Wednesday, October 12, 9 AM:

Yesterday we hiked into big canyon country, looping 5.2 miles downstream from our camp. We followed our drainage from one pouroff to another, detouring to the side as needed. One detour was to the left side, facing downstream, then down the nose between our creek and its main tributary to the west. Another diversion went up and down the pillow-texture slick. It was not warm, but Bill, Dave, and Kathleen took a bath in the icy pool below, while the cowardly watched. The pouroffs became larger and more frequent as we descended the canyon, and it opened to bare rock. By working down from the plateau above the Death Hollow confluence and traversing a final set of pools, Dave and others reached a point directly above the Emerald Pool in Death Hollow. Linda was belayed for the final traverse. Our return was along the flat island between our drainage and Death Hollow, with big views in both directions.

Our unnamed drainage nestled one beautiful pool after
another on its way to the Emerald Pool and Death Hollow.

Thursday, October 13, 9 AM:

Today dawned cloudless and chilly, if not as hard a freeze as a couple days ago. The sky was clear enough to be worth waking up at 4 AM for stargazing. Two hours before the earliest signs of dawn, the zodiacal light was prominent in rising Leo. I was excited to see, for the first time in my life, the Gegenschein  -  the dim broad patch of light, perhaps 10 x 20 degrees, due opposite the Sun on the sky, caused by sunlight retro-reflecting from grains of dust in the plane of the solar system. Linda and Kathleen were the only ones hardy enough to wake with me.

Yesterday we hiked up the drainage in which we are camped, exploring the north fork. We passed the usual beautiful pools, and belayed a thin traverse above one of them. We climbed out of side canyon and had a second lunch on peak 6916, past a sharks-fin protuberance, to views of slickrock for miles to the north. I cannot remember seeing such a large expanse of slickrock before. We traversed the upper end of the north fork, past two large crevasses that we named "Kathleen's cleavage", and returned to camp on a miles-long slickrock slope. Bill found a place to splash on the way out of the crevasse, then all had a shower at camp, for once warmed by the sun showers. Linda's curry made an exceptional dinner.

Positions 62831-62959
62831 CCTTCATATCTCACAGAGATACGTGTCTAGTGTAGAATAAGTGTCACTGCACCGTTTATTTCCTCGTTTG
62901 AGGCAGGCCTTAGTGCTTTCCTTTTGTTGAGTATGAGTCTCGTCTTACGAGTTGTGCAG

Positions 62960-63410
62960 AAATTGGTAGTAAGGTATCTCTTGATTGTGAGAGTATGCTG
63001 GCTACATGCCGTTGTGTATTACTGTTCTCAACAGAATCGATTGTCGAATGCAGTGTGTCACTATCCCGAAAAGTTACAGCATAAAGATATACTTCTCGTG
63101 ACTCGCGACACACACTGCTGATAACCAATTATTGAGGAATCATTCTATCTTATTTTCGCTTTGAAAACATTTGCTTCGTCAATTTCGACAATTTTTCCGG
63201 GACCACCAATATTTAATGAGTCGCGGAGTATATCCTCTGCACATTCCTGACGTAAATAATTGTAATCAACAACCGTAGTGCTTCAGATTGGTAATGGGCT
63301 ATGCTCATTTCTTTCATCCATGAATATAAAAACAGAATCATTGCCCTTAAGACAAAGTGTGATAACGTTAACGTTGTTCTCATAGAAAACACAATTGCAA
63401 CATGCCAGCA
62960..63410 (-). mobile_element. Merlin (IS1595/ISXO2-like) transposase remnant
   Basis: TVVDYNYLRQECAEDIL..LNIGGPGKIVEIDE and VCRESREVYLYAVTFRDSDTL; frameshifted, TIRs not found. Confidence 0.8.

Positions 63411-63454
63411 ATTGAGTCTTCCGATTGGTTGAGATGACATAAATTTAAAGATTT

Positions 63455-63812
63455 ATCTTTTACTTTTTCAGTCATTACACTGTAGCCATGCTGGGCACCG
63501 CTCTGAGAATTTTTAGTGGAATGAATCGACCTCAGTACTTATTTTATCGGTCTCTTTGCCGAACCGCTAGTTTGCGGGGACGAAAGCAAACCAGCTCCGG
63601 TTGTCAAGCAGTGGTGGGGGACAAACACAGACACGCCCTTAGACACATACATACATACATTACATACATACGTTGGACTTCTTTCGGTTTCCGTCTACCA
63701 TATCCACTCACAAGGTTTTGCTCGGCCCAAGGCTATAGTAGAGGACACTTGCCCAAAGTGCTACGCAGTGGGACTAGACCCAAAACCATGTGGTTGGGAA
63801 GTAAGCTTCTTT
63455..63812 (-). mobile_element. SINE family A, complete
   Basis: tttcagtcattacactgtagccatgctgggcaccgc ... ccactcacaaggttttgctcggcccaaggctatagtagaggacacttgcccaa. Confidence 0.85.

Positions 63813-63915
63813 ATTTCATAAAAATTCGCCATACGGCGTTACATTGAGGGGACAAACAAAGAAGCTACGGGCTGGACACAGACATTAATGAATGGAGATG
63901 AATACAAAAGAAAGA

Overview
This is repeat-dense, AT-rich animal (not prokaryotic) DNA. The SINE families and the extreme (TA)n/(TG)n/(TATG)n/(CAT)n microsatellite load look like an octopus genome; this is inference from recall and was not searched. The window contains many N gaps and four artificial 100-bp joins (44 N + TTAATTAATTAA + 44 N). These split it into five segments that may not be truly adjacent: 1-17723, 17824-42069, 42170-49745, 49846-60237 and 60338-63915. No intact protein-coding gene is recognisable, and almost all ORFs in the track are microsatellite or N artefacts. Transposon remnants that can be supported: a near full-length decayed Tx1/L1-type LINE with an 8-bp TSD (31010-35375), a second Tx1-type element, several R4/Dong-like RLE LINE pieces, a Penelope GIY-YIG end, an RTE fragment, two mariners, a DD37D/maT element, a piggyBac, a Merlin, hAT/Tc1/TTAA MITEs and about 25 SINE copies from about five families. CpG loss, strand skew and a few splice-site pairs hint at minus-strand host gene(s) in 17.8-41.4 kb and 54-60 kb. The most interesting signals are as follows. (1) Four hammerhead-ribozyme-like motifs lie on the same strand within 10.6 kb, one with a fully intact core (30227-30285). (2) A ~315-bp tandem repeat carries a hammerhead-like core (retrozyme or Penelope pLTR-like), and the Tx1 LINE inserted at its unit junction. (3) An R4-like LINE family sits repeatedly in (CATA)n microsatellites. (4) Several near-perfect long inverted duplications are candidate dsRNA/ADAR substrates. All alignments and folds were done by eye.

Fearless leader on the shark's fin, climbing peak 6916 on the way to lunch.

Friday, October 14, 9 AM:

We were up again at 6 AM to see the sky. The zodiacal light rising in the west was the most prominent feature in the sky, rising at least 45 degrees up from the horizon.

We have had a campfire every night except our first. This is allowable in the uplands in the National Monument, although not in the canyon bottoms. For three nights I had started the fire with one match and half a paper towel. Challenged by Linda to do better, Francesco and I last night made a fire with no matches and no paper, finding a coal still hot from the night before, and using pine needles for tinder.

Yesterday's hike took us north across Mamie Creek, climbing one knob after another and finishing with peak 6630 overlooking the Mail Trail-Death Hollow intersection. The climb up 6630 involved a series of traverses along sloping ledges over big exposure. Linda was uncomfortable at the top, hoping for an easier way down. There was none, but she watched her feet one step after another and descended without mishap. We followed the Mail Trail back to camp.

Saturday, October 15, 6 PM:

We are out of the canyon and in Boulder town. Sadly, civilization is still here. Our last hike as a full party was yesterday. Augmented by Greg Scudder and Greg's friend Kelsey, we headed up the south fork of our drainage. Not far above the Mail Trail we encountered an aspen grove in gold, and a tangle of berry thorns. We climbed the slickrock on the south side, and scouted a route up a high point that was an outlier of Antone Ridge. This was our viewpoint for lunch. We worked below and along a very rough ridge, and split our party near the top, with Allyn and the Scudder party returning to camp. Just after starting back, Kelsey sprained an ankle, but was able to hobble back to camp, and hiked out the next day not much slowed.

The rest of us topped Antone Ridge and saw the view to the west over Escalante town, including the incredibly convoluted view of the ridge monocline. We returned down a long slickrock ramp, and across the flat part of Antone Flat. Dinner was Dave's potato-leek soup, with fresh ingredients.

Today we woke at 7, an hour before the Sun hit out tents, to pack for departure. We worried not only about Kelsey's ankle, but also Greg's sudden illness. One party went out with them at 10 AM; Jan, Allyn, and Linda waited for the packer, who arrived at 1:45 rather than the promised noon. The gear party arrived at the motel by 6:30 PM. Franceso, Kathleen, and I hiked out the long way on the Mail Trail, crossing Mamie Creek, Death Hollow, and Sand Creek, for a run of about 10 miles that took us from 10:30 to 4:30. The bottom of the Hollow was dark and full of colored vines and trees  -  we weren't sure which were poison ivy, but we were suspicious. Sand Creek was a mess, showing signs of recent flooding. The Mail Trail has been re-routed, with a new starting point near the parking area, rather than down the dirt road to McGath point. Despite worries about the load, the late packer, and injury and illness, everything came together for a successful trip ending, which we celebrated with dinner at the Burr Trail Grill  -  served by our llama lady, Bevin.

Copyright Bill Priedhorsky 2005